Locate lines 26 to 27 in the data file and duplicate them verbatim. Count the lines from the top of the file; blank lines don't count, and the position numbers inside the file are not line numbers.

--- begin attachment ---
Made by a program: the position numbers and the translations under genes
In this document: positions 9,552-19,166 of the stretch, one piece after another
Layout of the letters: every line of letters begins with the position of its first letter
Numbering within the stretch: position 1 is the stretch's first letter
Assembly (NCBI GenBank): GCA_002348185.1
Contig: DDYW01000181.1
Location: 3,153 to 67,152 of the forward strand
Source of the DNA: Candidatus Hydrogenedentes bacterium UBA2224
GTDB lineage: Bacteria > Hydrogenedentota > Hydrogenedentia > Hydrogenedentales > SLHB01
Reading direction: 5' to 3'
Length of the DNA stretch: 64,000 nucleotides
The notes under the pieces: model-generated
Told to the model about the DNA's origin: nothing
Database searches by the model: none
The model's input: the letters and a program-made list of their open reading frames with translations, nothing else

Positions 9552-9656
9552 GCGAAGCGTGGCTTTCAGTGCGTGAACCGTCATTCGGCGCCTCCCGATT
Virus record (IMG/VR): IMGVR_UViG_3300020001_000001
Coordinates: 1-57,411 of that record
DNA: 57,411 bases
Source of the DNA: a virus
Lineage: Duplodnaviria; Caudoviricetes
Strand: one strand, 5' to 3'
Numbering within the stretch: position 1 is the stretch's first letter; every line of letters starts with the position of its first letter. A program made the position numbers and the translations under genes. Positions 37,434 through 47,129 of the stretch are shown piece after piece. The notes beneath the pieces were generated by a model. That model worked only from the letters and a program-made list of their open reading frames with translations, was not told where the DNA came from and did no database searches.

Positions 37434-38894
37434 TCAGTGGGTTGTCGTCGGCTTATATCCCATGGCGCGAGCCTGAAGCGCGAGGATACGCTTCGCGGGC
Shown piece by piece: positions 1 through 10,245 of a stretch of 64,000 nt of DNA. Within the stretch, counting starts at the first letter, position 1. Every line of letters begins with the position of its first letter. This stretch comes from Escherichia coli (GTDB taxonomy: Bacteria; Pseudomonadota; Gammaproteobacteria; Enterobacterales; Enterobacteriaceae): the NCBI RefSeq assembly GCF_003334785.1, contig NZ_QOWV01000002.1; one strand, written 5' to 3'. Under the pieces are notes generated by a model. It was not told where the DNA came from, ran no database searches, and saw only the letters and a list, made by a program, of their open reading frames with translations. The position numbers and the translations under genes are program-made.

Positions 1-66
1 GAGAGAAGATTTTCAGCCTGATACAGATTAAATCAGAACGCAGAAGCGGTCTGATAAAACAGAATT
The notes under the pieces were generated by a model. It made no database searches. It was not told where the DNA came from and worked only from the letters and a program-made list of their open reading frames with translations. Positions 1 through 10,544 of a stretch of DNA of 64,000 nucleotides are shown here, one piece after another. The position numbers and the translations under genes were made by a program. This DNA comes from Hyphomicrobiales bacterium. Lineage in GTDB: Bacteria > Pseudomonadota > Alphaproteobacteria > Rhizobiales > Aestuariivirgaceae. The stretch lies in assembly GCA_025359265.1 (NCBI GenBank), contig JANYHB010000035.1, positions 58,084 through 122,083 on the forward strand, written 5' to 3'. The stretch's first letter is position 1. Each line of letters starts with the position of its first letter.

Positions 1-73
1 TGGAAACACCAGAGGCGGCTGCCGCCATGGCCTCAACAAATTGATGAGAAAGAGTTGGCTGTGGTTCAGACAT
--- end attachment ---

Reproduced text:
37434 TCAGTGGGTTGTCGTCGGCTTATATCCCATGGCGCGAGCCTGAAGCGCGAGGATACGCTTCGCGGGC
Shown piece by piece: positions 1 through 10,245 of a stretch of 64,000 nt of DNA. Within the stretch, counting starts at the first letter, position 1. Every line of letters begins with the position of its first letter. This stretch comes from Escherichia coli (GTDB taxonomy: Bacteria; Pseudomonadota; Gammaproteobacteria; Enterobacterales; Enterobacteriaceae): the NCBI RefSeq assembly GCF_003334785.1, contig NZ_QOWV01000002.1; one strand, written 5' to 3'. Under the pieces are notes generated by a model. It was not told where the DNA came from, ran no database searches, and saw only the letters and a list, made by a program, of their open reading frames with translations. The position numbers and the translations under genes are program-made.